How does "concentration inequalities" for conditional probability works? The conditional probability I am considering is

$$\mathbb{P}\left\{ \left| v'(A) - v_n(A)\right| < \frac{\epsilon}{2} \mid Z_1,\cdots,Z_n \right\}$$

where $v(A) = \mathbb{P}\left(Z_1 \in A\right)$ and $v_n'(A) = \frac{1}{n}\sum_{i=1}^n I(Z'_i \in A)$ (so-called empirical measure). In total, we have $2n$ iid random variables: $Z_1,\cdots,Z_n ,Z_1', \cdots,Z_n'$.

The derivation I have claims that "bounded by Chebyshev's inequality", we have

\begin{align*} \mathbb{P}\left\{ \left| v_n'(A) - v(A)\right| < \frac{\epsilon}{2} \mid Z_1,\cdots,Z_n \right\} \ge 1 - \frac{v(A)(1 - v(A))}{n\epsilon^2/4} \end{align*}

What I understand: I recognize that $\mathbb{E}\left[ v'_n(A)\right]=\frac{1}{n}\sum_{i=1}^n\mathbb{E}\left[ I(Z_i' \in A) \right] = \mathbb{P}\left(Z_1\in A\right) = v(A)$. Also, I understand that $\text{Var}\left[ v'_n(A)\right] = v(A)(1-v(A))$

What I don't understand: How Chebyshev's inequality can/should be applied to a conditional probability? First, in the usual setting, the probability we want to bound is really a number, but a conditional probability is a random variable. So what does the upper bound here exactly means? Bounded almost everywhere? I don't quite understand how conditional affects how things work out here...


1 Answer 1


I think the key is to realize that once a random variable is conditioning another variable it does not behave as random variable anymore, but a non-random function. For example, the following two expressions are equivalent: $$ P(X<x | Z) = P(X<x | Z=z) $$

So the same way $P(X<x)$ is a non random function of $x$, $P(X<x | Z=z)$ is a non random function of $x$ and $z$. From this perspective, applying Chebyshev's inequality or any other expression involving constants should be straightfoward.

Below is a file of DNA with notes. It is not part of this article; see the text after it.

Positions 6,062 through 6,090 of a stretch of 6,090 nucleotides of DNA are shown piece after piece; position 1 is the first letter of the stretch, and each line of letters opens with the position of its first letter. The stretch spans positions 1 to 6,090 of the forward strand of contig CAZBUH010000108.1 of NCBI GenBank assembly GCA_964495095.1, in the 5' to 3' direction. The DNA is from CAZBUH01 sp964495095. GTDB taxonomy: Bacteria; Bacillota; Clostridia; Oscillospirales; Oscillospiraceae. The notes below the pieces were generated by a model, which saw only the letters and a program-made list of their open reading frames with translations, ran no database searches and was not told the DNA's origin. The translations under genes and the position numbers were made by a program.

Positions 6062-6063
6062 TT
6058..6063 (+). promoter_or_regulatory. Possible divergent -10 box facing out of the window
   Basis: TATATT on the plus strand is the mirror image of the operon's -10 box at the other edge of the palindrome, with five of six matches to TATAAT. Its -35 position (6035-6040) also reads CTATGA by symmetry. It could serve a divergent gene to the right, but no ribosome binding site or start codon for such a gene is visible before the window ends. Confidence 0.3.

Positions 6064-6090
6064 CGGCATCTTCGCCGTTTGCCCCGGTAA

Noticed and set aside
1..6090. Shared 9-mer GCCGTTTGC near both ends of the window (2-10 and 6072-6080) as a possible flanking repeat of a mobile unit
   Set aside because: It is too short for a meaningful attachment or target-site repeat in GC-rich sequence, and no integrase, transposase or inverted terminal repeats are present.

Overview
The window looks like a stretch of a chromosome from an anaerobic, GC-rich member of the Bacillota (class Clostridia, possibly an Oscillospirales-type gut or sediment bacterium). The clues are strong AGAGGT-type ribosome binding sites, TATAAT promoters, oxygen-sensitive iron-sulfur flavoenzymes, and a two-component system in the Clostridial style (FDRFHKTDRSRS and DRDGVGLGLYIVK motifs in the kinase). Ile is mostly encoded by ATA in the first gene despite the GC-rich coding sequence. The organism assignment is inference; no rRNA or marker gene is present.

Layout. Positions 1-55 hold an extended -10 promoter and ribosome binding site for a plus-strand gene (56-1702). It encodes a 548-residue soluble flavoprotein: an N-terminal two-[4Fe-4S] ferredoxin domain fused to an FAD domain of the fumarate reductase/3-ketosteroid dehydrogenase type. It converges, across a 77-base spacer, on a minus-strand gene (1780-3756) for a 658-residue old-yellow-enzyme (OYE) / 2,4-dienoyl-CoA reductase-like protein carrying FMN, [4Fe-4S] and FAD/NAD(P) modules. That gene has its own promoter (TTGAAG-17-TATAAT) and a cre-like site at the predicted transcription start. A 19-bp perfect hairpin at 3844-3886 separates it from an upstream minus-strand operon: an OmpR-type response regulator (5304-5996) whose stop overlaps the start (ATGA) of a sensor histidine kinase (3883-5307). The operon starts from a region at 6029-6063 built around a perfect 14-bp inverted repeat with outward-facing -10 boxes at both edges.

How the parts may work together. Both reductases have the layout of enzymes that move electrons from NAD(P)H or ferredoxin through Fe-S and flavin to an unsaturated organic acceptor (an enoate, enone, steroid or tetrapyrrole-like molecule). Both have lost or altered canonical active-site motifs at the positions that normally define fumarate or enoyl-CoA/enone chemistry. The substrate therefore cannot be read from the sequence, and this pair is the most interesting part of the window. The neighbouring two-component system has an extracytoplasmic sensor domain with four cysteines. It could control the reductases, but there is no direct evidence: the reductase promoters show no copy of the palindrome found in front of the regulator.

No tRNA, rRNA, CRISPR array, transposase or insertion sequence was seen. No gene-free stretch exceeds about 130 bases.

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    $\begingroup$ By definition 13.1.4 from A First Look at Rigorous Probability Theory, "P(A\imid X) is a conditional probability of $A$ given $X$ if it is a $\sigma(X)$-measurable random variable." So you are suggesting this random variable is always constant? $\endgroup$
    – 3x89g2
    Dec 8, 2017 at 18:24
  • $\begingroup$ Just to be clear about nomenclature. Non-random does not imply it is constant. In the usual sense of calculus $f(x)$ is not constant but it is non-random because neither $x$ nor $f(·)$ are random, but for a random variable $X$, $f(X)$ will be non-constant AND random because $X$ is random. $\endgroup$
    – ebabio
    Dec 8, 2017 at 21:26
  • $\begingroup$ Now, conditioning on a random variable means that you will be assigning $X=x$, i.e, you are assuming that a random-variables becomes non-random and takes a deterministic value $x$ that can be non-constant (as in $f(x)$). Usually, this $P(A | X)$ means $P(A | X=x) $ for all possible $x$ values that $X$ can take. Therefore what $X$ does is define the domain of possible values that the non-random $x$ can take. $\endgroup$
    – ebabio
    Dec 8, 2017 at 21:29

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